On top of that crush that I feel by not being the provider anymore, I also get some guilt by not being able to work. What comes via disability is meager, particularly with skyrocketing medical costs, and while I know that I’ve worked my whole life and paid taxes into the system, I still have a tremendous issue with myself for not being able to work and contribute. There are people that definitely scam disability, but there are many of us that hate being on it and would do anything to get off of it. I was raised with a great work ethic and that made me very successful in life, but right now, it can be crushing.

Men with MS also have another interesting issue. With so many more women than men getting the disease, seeking support and people that understand exactly what you are going through can be problematic. This also gets compounded by many men not wanting to seek any help and not wanting to talk about their issues with others (I was once one of those guys). Back to those societal norms, it’s not a very “manly” thing to seek help or talk about your problems. Occasionally, you will see a male support group here or there, but in my experience, the turnover can be high. One of the greatest sources of comfort that a support group can provide, in my opinion, is to make you not feel alone. It can be very encouraging to hear that other people are dealing with the same issues as you. We with MS have a saying, “You don’t get it, until you get it”. It’s a bizarre disease that no one understands and that attacks everyone so differently. It can also be so very hard to explain to people that don’t experience it. That’s why it’s so very important to seek out those that have it as well. There is just something so comforting in knowing that someone else actually understands.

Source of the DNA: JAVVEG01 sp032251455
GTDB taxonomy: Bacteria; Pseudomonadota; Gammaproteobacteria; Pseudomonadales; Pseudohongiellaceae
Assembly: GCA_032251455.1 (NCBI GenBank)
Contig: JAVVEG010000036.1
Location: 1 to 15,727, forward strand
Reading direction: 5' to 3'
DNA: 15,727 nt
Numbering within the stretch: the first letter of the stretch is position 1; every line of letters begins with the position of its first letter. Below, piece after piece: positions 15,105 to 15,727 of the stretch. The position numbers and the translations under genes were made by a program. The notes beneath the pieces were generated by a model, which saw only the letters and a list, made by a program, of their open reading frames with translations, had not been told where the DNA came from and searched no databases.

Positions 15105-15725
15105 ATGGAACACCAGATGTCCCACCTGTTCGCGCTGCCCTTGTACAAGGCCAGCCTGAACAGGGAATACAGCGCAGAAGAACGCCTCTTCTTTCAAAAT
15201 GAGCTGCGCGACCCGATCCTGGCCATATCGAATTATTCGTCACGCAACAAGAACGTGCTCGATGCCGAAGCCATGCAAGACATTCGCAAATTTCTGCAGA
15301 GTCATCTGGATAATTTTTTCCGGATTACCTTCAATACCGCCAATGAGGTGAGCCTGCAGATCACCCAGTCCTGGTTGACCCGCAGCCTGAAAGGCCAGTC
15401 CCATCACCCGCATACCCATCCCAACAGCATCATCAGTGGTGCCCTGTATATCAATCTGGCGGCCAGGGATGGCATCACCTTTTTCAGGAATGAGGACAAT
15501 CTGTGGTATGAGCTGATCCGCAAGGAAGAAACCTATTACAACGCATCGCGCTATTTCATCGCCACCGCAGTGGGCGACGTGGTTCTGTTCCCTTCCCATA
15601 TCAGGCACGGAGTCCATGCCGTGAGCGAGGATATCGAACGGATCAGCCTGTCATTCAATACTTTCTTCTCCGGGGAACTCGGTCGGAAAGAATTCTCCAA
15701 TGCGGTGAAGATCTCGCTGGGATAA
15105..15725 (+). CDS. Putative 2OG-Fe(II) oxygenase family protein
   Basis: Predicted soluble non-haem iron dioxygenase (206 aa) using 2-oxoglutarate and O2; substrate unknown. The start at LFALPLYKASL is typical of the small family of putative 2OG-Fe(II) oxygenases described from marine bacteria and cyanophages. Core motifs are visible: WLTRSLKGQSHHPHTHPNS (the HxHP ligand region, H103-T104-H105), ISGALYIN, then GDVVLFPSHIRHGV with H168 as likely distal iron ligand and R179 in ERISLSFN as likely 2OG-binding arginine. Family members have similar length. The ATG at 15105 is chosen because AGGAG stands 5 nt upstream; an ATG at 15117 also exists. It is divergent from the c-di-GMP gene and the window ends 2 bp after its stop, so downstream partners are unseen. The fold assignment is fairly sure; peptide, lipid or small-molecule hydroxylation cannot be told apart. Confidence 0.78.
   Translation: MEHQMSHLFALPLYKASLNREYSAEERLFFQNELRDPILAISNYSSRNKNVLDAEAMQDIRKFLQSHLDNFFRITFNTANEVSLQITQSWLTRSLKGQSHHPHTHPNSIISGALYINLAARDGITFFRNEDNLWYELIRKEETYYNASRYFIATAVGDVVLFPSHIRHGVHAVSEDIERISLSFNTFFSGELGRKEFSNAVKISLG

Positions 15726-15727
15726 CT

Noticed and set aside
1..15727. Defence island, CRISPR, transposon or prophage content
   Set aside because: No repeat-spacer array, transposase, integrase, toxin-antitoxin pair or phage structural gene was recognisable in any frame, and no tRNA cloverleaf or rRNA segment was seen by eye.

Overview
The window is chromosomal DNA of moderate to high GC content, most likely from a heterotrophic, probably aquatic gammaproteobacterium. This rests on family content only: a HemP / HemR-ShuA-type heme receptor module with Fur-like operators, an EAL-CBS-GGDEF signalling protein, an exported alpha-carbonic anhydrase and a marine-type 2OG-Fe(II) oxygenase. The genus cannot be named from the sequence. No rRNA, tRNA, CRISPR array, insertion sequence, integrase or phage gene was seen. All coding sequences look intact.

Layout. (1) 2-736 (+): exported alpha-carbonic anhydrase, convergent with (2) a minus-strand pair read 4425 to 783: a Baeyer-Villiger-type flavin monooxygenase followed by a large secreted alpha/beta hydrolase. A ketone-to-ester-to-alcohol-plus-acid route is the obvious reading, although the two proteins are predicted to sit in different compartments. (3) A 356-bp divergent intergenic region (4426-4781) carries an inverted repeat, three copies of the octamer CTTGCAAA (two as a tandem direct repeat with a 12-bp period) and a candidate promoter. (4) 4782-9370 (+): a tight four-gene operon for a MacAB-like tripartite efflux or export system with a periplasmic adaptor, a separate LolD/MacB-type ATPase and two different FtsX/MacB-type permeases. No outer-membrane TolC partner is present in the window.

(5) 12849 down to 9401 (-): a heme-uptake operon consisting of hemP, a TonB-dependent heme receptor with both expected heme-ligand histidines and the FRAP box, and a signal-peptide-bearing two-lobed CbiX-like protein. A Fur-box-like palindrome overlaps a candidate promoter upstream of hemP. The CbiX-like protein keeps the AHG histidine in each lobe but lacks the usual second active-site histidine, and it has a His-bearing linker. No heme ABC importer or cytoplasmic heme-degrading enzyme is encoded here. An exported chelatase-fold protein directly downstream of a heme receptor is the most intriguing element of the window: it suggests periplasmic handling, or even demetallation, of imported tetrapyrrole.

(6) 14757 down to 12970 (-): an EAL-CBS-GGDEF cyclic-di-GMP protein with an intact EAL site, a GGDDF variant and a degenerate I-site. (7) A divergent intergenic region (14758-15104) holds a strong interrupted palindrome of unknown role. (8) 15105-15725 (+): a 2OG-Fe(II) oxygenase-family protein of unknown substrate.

Many times, the end result of all of this is depression. I’ve talked to other men that have Multiple Sclerosis and it’s a common problem. We’ve grown up in a world that is still very much sexist and even if we don’t agree with those societal expectations, we still have to bear the crushing weight of not being able to meet them. Often, the pain of not being able to “man up” can be worse than the awful, burning nerve pain we get from the disease. As I so often preach in these articles, the only real way to battle this is the education of others. Help people to understand the disease and to not make a quick judgment. Everyone is fighting an invisible battle, that guy you see, who you think is being lazy or being a bad husband, may actually have MS.

This article represents the opinions, thoughts, and experiences of the author; none of this content has been paid for by any advertiser. The MultipleSclerosis.net team does not recommend or endorse any products or treatments discussed herein. Learn more about how we maintain editorial integrity here.